FORSKA-Sweden, a multi-disciplinary team of researchers from Onsala Space Observatory and the Fraunhofer-Chalmers Centre (FCC), scored second place in the Square Kilometer Array Data Science Challenge 2 (SDC2). Forty teams comprising 280 participants in 22 countries took part in SDC2, which kicked off in February this year and lasted for six months. The teams were supported by eight supercomputing centres around the world, providing vital storage and processing resources.
“I am very impressed by the effort carried out by the FORSKA-Sweden team given that this was the first real attempt at FCC to tackle computational challenges on big astronomy data. As usual it turns out the combination of deep knowledge in applied mathematics at FCC combined with domain expertise, here represented by the researchers at the Onsala Space Observatory, is key to successful solutions of hard problems.”, says Mats Jirstrand, Head of the department of Systems and Data Analysis at FCC.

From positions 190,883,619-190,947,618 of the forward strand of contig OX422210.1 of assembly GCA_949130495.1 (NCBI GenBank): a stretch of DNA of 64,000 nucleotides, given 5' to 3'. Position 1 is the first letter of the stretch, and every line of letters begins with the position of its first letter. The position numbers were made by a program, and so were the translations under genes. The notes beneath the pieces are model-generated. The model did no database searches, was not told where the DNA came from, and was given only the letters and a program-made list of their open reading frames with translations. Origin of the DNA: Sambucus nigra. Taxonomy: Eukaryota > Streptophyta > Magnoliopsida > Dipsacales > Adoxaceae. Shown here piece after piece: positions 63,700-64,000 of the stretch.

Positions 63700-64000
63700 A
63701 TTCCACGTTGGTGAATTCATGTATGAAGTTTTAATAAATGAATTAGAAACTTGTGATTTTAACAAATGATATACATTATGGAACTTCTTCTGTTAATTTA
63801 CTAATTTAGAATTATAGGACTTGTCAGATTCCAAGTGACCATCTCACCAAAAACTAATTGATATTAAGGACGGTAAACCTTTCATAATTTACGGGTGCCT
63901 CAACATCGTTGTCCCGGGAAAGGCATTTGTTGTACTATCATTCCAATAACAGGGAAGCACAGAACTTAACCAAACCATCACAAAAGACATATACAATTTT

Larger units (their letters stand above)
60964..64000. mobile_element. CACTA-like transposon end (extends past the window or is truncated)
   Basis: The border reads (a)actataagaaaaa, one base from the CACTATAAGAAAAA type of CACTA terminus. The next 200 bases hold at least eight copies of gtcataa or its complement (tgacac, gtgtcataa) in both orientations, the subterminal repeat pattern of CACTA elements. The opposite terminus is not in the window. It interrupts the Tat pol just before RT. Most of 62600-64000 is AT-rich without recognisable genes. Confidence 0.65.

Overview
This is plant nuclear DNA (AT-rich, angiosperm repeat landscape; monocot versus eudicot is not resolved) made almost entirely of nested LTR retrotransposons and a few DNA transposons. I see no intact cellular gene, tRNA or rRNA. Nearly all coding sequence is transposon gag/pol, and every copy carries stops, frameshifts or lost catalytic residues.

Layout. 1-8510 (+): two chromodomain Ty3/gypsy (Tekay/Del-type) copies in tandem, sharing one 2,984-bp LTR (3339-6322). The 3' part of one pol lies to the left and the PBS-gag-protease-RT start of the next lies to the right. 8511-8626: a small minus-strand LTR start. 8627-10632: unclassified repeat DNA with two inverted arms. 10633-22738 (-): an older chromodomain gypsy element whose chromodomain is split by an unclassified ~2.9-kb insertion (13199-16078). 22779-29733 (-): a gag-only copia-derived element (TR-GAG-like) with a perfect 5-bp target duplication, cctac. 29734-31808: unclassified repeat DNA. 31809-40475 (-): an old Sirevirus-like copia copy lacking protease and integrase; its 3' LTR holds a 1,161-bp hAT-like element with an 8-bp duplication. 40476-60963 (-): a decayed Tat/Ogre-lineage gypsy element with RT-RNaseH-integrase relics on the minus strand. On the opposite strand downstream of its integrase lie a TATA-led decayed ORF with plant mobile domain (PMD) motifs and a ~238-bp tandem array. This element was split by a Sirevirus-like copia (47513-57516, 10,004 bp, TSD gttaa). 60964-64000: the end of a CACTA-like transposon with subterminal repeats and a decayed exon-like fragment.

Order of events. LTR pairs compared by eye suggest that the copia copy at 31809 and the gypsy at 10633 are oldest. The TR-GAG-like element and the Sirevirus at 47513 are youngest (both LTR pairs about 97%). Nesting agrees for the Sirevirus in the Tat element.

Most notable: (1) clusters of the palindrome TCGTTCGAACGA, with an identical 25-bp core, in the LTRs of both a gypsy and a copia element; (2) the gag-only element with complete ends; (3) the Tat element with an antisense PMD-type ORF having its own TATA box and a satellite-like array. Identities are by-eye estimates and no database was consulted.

The FORSKA-Sweden solution comprised a machine learning pipeline including components such as convolutional neural networks combined with existing open-source code for source finding for detecting and characterizing galaxies and in-house algorithms for computing characteristic source properties. The deployment, training, and testing of the pipeline on the challenge data set (1 TB HI data cube) were carried out on the Piz Daint supercomputer hosted by CSCS – Swiss National Supercomputing Centre. The challenge data set consisted of a 1 TB data cube of simulated radio telescope data in which to find and classify sources. In addition, a much smaller data set of similar kind but with full information about sources and their properties could be used as a ‘truth catalog’ for training and validating the proposed solutions before applying and scoring the solutions on the 1 TB data cube.
The Square Kilometer Array Observatory, SKAO, Data Challenges are designed to prepare future users to efficiently handle SKAO data, so that it can be exploited to its full potential as soon as the telescopes enter early operations, and to drive the development of data analysis techniques.